rescue dogs puppy love potcakes Abacos Bahamas rescue


Thank you, Ange, for improving the lives of so many animals and people on your islands – rock on!


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If you’d like to connect further with Ange, you can follow North Abaco Potcake Rescue on Facebook or email them directly. She’s also a contributor to this site; you can read her posts here.

Do you know of an amazing woman on your island who deserves recognition for the difference she’s making on her rock? Send us an email and nominate her for a chance to have her featured here.


A version of this feature also appeared on Out Island Life

Written By:

Current Rock of Residence:

Virgin Gorda, BVI

Island Girl Since:


Originally Hails From:


Chrissann’s home rock in the British Virgin Islands feels bigger to her than it actually is. Though after spending five years on a teensy one acre island, the current 13-mile long rock she’s residing on now IS ginormous, at least by comparison. As with everything in the tropics, it’s all about perspective.

Once upon a time she used to care about things like matching her purse to her pumps but these days, any activities that require a bra and shoes go under careful, is-this-even-worth-it consideration. If island life has taught her anything at all, it’s that few things are more rewarding than time spent in the pool with a cocktail in hand.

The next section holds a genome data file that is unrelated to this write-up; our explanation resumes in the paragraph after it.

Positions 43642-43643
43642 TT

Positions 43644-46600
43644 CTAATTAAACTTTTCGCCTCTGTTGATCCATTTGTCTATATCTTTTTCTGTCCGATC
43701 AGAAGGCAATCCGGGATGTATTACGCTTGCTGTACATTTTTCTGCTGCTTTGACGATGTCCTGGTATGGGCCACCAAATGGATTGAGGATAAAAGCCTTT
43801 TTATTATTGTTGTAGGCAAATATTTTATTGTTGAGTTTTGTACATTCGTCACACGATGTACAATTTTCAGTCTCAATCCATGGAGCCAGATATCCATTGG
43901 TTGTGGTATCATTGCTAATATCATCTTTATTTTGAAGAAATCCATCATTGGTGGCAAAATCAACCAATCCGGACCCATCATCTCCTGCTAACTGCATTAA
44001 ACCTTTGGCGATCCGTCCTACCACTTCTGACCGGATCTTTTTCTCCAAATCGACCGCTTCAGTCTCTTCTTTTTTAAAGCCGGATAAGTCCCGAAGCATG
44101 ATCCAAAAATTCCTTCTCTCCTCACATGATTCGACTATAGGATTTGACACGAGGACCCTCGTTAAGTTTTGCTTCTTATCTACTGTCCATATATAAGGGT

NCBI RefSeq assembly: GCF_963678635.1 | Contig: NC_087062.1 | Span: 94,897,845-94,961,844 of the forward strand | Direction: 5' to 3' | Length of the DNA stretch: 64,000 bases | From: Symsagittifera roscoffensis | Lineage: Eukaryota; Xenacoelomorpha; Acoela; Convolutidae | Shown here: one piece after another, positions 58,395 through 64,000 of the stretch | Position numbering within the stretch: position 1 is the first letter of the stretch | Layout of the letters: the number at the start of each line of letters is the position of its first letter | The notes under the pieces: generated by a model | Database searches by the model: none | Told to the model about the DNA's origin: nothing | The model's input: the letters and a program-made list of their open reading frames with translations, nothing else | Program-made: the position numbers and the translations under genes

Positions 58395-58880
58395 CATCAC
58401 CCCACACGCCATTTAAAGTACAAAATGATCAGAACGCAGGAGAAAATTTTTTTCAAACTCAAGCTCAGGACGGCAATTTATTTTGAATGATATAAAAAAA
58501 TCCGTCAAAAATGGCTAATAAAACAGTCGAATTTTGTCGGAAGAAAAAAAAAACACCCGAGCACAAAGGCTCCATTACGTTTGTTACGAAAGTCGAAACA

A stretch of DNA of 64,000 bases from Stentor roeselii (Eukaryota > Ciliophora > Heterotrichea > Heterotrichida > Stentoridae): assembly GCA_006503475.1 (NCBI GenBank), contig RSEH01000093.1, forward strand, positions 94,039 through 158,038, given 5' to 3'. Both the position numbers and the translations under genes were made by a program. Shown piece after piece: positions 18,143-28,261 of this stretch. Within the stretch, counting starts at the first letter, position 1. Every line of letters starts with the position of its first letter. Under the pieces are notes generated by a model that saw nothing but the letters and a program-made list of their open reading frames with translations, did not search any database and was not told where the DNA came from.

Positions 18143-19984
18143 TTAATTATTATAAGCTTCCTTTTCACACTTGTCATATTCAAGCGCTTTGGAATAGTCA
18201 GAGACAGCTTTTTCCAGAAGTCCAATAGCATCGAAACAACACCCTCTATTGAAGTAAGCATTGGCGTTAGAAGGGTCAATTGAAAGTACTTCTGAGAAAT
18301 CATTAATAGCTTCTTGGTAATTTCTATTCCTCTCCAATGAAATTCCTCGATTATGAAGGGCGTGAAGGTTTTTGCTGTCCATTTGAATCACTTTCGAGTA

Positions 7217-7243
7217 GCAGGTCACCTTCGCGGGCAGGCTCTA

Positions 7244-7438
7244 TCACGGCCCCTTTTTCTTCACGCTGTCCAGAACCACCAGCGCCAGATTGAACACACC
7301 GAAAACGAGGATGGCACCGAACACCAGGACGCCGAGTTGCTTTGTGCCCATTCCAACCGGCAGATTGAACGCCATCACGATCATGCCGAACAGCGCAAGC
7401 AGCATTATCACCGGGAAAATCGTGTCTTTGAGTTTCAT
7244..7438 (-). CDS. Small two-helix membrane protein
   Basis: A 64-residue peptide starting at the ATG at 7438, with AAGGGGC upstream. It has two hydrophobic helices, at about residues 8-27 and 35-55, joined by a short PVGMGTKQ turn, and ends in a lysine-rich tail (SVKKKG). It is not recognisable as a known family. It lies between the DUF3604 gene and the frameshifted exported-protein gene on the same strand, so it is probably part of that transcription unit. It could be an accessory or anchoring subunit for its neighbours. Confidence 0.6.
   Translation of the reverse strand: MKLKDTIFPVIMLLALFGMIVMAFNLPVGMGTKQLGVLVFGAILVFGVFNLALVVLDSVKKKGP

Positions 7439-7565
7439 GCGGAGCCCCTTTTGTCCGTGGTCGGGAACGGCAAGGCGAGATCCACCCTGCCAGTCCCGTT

As the Editor in Chief of this site, she spends her days working from home with her blue-eyed sidekick, Island Dog Diego, writing, editing, and cultivating content in the hopes of bringing some laughter and lightness to her fellow island souls. She recently published her first children’s book, When You’re a Baby Who Lives on a Rock, and is pretty pumped to share it with all of the island mamas out there. Her days off are typically spent boating, hiking, and meeting up with the neighborhood’s imperious roadside goats, who she shamelessly bribes into friendship. While normalcy was never listed as one of her special skills, Caribbean life may indeed be responsible for new levels of madness. She attributes at least a smidge of her insanity to the amount of time she spends talking to drunk people.

If you’re somehow still reading this and feel inclined to find out more about this “Chrissann” of which we speak, you can also take a gander at her eponymous website or follow her daily escapades on Instagram @womanonarock.

Want to read more posts by this writer? Click here.